1

I have been reading about CGN. Though similar to NAT it is used by service providers to route traffic without the need for the a public IP address. But when the packet leaves the ISP to the public internet, it does need a public IP address. So how exactly does CGN help save IP addresses. Or what are the other advantages of CGN.

For without CGN (but NAT + PAT) the packet cycle is:

customer device -> router (NAT - private to public) -> public internet -> server (maybe a DNAT here)

with CGN this changes to

customer device -> router (NAT - private to public) -> ISP router (CGN here) -> packet travels through the ISP -> NAT (CGN address -> public ) -> public internet -> server

So how is having an additional layer of NATing helping the case ?

  • From my understanding, an extra layer of NAT anywhere will save addresses. It sort of sounds to me like a private network within a private network. – Duffman Feb 5 '18 at 21:48
1

The RIRs have run out of public IPv4 addresses to assign to the ISPs, so the ISPs are hoarding their precious pools of public IPv4 addresses for business customers. To do this, they are rolling out CGN to residential customers. This allows the ISPs to use a single public IPv4 address for thousands, or tens of thousands of residential customers.

The downside of this is that the residential customers can no longer violate their terms of service and run services to the Internet. The ISPs really don't care because it is a violation of the residential terms of service, and the customers will need to get (more expensive) business service and public IPv4 addresses (as they were supposed to, anyway).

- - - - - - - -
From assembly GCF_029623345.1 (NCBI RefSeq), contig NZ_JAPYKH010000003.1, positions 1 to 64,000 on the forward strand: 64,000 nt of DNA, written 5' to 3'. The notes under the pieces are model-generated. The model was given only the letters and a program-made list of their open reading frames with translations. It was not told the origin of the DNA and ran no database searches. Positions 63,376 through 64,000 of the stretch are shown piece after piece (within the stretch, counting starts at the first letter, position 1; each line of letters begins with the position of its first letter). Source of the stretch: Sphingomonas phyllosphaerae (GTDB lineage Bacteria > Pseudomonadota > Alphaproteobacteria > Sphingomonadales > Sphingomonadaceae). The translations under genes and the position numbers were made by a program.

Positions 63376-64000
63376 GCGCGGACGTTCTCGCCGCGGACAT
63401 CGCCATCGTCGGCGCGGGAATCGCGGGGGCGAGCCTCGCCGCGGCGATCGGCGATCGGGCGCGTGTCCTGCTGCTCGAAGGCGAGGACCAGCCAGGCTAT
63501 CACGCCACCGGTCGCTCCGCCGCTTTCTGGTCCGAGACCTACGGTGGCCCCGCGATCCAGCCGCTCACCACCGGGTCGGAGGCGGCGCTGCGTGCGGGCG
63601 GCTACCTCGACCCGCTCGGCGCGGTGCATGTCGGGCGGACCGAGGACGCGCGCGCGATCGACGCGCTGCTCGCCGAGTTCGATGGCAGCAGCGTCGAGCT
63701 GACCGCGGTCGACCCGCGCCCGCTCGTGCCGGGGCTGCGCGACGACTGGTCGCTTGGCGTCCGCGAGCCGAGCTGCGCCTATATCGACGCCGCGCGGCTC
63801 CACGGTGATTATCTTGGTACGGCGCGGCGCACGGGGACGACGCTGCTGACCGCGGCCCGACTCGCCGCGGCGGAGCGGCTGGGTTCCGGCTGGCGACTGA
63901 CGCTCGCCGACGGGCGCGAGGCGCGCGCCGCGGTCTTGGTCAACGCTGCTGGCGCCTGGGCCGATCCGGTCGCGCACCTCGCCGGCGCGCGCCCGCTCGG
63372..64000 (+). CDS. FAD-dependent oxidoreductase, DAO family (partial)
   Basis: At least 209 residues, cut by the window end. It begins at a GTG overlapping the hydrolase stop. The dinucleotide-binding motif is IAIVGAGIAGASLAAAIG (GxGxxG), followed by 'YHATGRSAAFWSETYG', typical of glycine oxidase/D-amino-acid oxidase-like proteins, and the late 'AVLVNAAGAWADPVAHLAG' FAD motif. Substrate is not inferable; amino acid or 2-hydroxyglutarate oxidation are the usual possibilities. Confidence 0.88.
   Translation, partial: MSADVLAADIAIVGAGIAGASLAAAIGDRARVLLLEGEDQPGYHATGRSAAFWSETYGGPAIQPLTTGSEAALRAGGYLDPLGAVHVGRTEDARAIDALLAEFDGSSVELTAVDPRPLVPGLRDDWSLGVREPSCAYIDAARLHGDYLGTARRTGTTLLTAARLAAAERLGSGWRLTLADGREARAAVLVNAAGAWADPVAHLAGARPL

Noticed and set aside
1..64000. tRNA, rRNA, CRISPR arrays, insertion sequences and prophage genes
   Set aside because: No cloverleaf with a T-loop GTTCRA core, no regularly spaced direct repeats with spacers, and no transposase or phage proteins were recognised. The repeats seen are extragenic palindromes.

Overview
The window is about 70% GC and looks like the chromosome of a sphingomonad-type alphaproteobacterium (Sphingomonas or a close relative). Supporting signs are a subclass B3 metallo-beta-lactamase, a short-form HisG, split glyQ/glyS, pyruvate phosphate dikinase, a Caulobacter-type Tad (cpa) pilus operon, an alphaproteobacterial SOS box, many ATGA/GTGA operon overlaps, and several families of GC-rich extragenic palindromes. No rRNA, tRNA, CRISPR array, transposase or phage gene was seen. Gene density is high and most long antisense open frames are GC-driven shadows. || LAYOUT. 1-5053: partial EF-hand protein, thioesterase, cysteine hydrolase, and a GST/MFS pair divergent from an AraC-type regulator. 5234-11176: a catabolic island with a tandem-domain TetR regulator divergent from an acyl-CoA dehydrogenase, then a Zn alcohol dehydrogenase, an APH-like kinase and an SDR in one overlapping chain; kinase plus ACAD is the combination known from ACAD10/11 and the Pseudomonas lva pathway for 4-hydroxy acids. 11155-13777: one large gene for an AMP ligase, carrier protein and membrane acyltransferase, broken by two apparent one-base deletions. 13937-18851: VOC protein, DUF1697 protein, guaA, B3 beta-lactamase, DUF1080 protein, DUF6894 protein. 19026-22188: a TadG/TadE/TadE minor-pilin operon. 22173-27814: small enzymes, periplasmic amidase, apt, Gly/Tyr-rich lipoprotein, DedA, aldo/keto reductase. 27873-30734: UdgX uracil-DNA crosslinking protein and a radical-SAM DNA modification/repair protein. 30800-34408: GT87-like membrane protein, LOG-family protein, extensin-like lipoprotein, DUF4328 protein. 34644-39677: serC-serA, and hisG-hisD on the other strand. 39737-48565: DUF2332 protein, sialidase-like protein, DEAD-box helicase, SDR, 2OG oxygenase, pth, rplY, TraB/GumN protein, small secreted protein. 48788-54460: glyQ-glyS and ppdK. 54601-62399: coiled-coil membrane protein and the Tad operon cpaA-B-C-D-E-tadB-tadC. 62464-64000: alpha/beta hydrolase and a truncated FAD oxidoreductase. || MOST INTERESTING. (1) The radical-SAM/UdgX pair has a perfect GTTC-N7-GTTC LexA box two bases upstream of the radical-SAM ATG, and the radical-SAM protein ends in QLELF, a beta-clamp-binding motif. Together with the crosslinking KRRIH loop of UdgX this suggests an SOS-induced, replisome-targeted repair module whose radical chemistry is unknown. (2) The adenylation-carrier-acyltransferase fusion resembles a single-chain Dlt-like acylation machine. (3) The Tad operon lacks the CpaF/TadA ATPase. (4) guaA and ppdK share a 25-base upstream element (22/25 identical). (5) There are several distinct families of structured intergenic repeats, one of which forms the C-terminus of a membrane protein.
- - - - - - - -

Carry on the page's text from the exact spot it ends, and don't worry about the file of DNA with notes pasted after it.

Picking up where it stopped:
• So it is like increasing the domain within which the private addresses are used ? Instead of doing it for a few residential customers in a given area. Thousands are accumilated and a single IP pool is used to serve all of them ? Also doesn't NAT + PAT achieve the same purpose of saving IP addresses ? what additinal is CGN providing here ? – john Feb 5 '18 at 21:52
  • 1
    CGN should really use the Shared address space, rather than Private address space, although some ISPs use Private address space, which causes problems for some of their customers. CGN is NAPT, but instead of each customer using a valuable public IPv4 address, many customers will share a single public IPv4 address. That can save many thousands of public IPv4 addresses for the business customers. – Ron Maupin Feb 5 '18 at 21:59
  • If you need to serve a few thousand customers and only have got a /24 address range you set up CGN and put the /24 addresses into the NAT pool. – Zac67 Feb 5 '18 at 21:59
2

Or what are the other advantages of CGN.

Im quite sure: None.

As far as I know CGNAT is only used by internet providers who do not have enough IPv4 addresses to give every customer an own IPv4 address and therefore must use CGNAT.

... and there are even providers (not having enough IPv4 addresses) where you have to pay extra money for not getting CGNAT!

Your Answer

By clicking “Post Your Answer”, you agree to our terms of service, privacy policy and cookie policy

Not the answer you're looking for? Browse other questions tagged or ask your own question.